“This is the trial of John Strawser,” District Attorney Matt Fogal told the jury in his opening statement. “But I ask you to consider who’s not here – Timothy “Asti” Davison. This is not only the trial of John Strawser, but for ‘Asti’ Davison.”

The first day of the first-degree murder trial of John Strawser Jr., 41 – who is accused of shooting 28-year-old Davison, of Poland, Maine, on Interstate 81 in January 2014 – opened Monday afternoon in the Franklin County Court of Common Pleas with statements from Fogal and Defense Attorney George Accardi.

John Wayne Strawser Jr.

Strawser Jr. is alleged to have chased Davison down on Interstate 81 in January 2014, ramming his vehicle and forcing him onto a snow-covered median.

Strawser, driving a dark-colored Ford Ranger pickup truck, allegedly circled back while Davison was talking on the phone to a state police dispatcher, and shot Davison several times in the head, leg and foot before fleeing.

Fogal addressed the jury for over an hour by laying out a timeline of testimony and evidence for a trial expected to last two weeks and involve statements from dozens of witnesses.

Two state troopers – one from Maryland and one from Pennsylvania – testified, as well as Davison’s mother, Theresa Allocca, and his step-sister, Adele Allocca, who both traveled from their home in Maine for the trial.


“Asti is my son – or was my son,” Theresa began as Fogal asked her questions about what Davison was like. “We were very close.”

He was a huge presence in their family – always around for barbecues, helping her out with Jeep repairs and playing disk golf. His nickname, “Asti” is a link to their family’s Italian heritage, a “celebration of life,” she said.

Timothy ‘Asti’ Davison, of Poland, was 28 when he was shot and killed Jan. 4, 2014, apparently by the driver of a pickup truck that ran him off the road as he was driving on Interstate 81 in Pennsylvania. Photo courtesy of his family

Theresa explained to the courtroom that she and her son often made trips to Florida from Maine, as they loved to visit family there.

This trip gave them the chance to see their relatives for the holidays. Davison took a different way home after his two-week stay, a suggestion from his grandfather to beat the big-city traffic.

Fogal asked her if her son had any enemies in the area he was gunned down, any connections to West Virginia or the defendant.

“Not at all,” she answered.


When Accardi questioned her, he inquired about the $64,000 award for information regarding her son’s killer, as well as a lawsuit filed by Jamie and Courtney Breese to get the money.

The Breese couple came forward in 2015 to inform police of their belief Strawser could have actually been after them the early morning hours of Jan. 4, 2014. They said Strawser could have shot at Davison thinking it was them, as they had a similar vehicle.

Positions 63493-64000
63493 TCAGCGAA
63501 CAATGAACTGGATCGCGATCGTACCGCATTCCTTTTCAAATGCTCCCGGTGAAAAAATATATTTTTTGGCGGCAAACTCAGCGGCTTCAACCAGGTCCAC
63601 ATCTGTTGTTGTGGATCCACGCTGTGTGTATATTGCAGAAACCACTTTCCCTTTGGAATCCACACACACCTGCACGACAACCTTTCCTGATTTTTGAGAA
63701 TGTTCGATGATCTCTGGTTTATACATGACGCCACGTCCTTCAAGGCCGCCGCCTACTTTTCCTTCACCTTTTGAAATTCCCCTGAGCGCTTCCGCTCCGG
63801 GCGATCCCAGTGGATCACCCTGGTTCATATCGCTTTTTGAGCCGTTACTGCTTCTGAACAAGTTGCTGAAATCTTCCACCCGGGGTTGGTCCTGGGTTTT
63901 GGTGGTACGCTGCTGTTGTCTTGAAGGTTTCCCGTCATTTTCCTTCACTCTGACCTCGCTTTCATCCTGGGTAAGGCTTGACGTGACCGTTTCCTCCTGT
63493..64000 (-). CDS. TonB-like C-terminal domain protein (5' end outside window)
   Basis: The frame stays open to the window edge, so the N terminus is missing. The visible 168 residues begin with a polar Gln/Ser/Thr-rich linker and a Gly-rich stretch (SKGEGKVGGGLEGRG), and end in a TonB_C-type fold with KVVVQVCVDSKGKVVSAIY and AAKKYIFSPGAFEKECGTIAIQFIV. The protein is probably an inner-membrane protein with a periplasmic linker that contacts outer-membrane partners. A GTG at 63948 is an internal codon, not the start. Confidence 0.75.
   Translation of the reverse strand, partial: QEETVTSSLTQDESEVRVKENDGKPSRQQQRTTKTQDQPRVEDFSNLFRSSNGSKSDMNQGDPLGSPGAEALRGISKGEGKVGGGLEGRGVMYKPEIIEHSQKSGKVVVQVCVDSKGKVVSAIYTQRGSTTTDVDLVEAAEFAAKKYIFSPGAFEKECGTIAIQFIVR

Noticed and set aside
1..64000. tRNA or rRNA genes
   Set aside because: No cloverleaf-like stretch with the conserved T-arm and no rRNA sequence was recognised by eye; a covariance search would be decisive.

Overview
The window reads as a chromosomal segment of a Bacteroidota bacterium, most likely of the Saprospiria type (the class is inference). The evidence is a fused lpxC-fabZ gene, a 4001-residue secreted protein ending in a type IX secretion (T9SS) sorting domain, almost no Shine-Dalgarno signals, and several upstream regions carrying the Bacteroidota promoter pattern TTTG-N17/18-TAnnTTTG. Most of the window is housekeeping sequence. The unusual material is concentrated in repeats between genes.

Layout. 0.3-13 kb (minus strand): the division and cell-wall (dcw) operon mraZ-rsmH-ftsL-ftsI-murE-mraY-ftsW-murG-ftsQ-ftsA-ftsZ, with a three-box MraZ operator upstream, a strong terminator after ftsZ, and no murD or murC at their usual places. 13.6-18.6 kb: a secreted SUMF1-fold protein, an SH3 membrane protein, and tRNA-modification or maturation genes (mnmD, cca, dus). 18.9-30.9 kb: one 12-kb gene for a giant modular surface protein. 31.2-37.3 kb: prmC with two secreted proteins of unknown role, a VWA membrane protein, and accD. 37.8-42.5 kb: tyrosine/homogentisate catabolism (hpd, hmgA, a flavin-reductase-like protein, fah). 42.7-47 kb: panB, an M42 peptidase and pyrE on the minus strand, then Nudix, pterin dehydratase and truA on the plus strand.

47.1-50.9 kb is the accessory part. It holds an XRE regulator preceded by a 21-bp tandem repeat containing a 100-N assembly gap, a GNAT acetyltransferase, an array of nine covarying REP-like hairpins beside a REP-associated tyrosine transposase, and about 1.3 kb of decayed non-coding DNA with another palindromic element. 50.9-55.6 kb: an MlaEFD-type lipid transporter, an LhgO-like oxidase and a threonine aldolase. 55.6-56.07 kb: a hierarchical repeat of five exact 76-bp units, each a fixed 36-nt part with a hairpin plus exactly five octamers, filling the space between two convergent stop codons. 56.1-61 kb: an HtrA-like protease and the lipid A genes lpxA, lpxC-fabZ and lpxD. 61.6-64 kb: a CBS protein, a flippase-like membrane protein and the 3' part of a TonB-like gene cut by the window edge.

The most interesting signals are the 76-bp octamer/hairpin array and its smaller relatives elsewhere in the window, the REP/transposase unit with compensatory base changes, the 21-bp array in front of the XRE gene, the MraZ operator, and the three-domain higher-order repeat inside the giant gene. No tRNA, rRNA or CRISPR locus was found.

Accardi told the jury to be cautious of testimony from the Breeses, as their motive for coming forward against Strawser could be questioned in light of an affair and reward money. The Breeses’ tip was central to the state’s investigation of Strawser, and both Jamie and Courtney are scheduled to testify this week for the prosecution.

Theresa remained composed and straight-faced on the stand, except when she smiled  reminiscing on the details of her son’s life.

Davison’s step-sister Adele, said she and her brother were extremely close as well.

“He was there for every moment of my life,” she told the jury.


She was the last of their family to see Davison alive.

“He came back to my place for one more night to take me out for breakfast before he left,” Adele said.

She broke down on the stand when Fogal asked her about finding out the news of her step-brother’s death.

“My mom had her brother drive over when she called because she didn’t think I could take the news alone,” she said through tears.

The last communication she had with Davison was a text message while he was at a gas station around 11:00 p.m. in Virginia. He was complaining about cold toes, still wearing crocs from Florida because he “wasn’t giving up on vacation yet,” she said.

Accardi had no questions for Adele.


The jury of 12 and three alternates also viewed photographic evidence of the crime scene, analyzed by Maryland Police Sergeant Ryan Shaffer and Pennsylvania State Trooper Brian Hoop, who arrived on the scene while Davison was still breathing.

The prosecution showed the .44 caliber bullet casing found at the scene and questioned Hoop about finding it in the snow that morning. The bullet matched a Rossi Ranch Hand .44-caliber revolver found near Strawser’s property in Terra Alta, West Virginia. Ballistic experts are expected to testify later this week.

Fogal also played multiple 911 calls for the jury, where they had the chance to “hear Davison testify.”

The two calls, one in Maryland and one in Pennsylvania, soon after Davison crossed the border, detailed his panic as a stranger in a dark-colored Ford Ranger ran him into the median and circled back.

“He hit me – he pushed me into the median,” Davison told the dispatcher.

“Please hurry up,” he pleaded.


“He’s f***ing here,” he said, as apparent gunshots, squealing tires and then silence filled the line.

Following testimony, the jury left the courthouse to view the silver Mitsubishi Montero Davison had been driving that night. The vehicle is not to be considered as evidence, as Judge Carol Van Horn told them the condition could have changed over the years it had been in storage.

Expert witnesses, including the Franklin County coroner and a GPS analyst are set to open Tuesday’s court proceedings. Jamie Breese is scheduled to appear on the stand in the afternoon.

This story will be updated.

Related Headlines

Comments are not available on this story.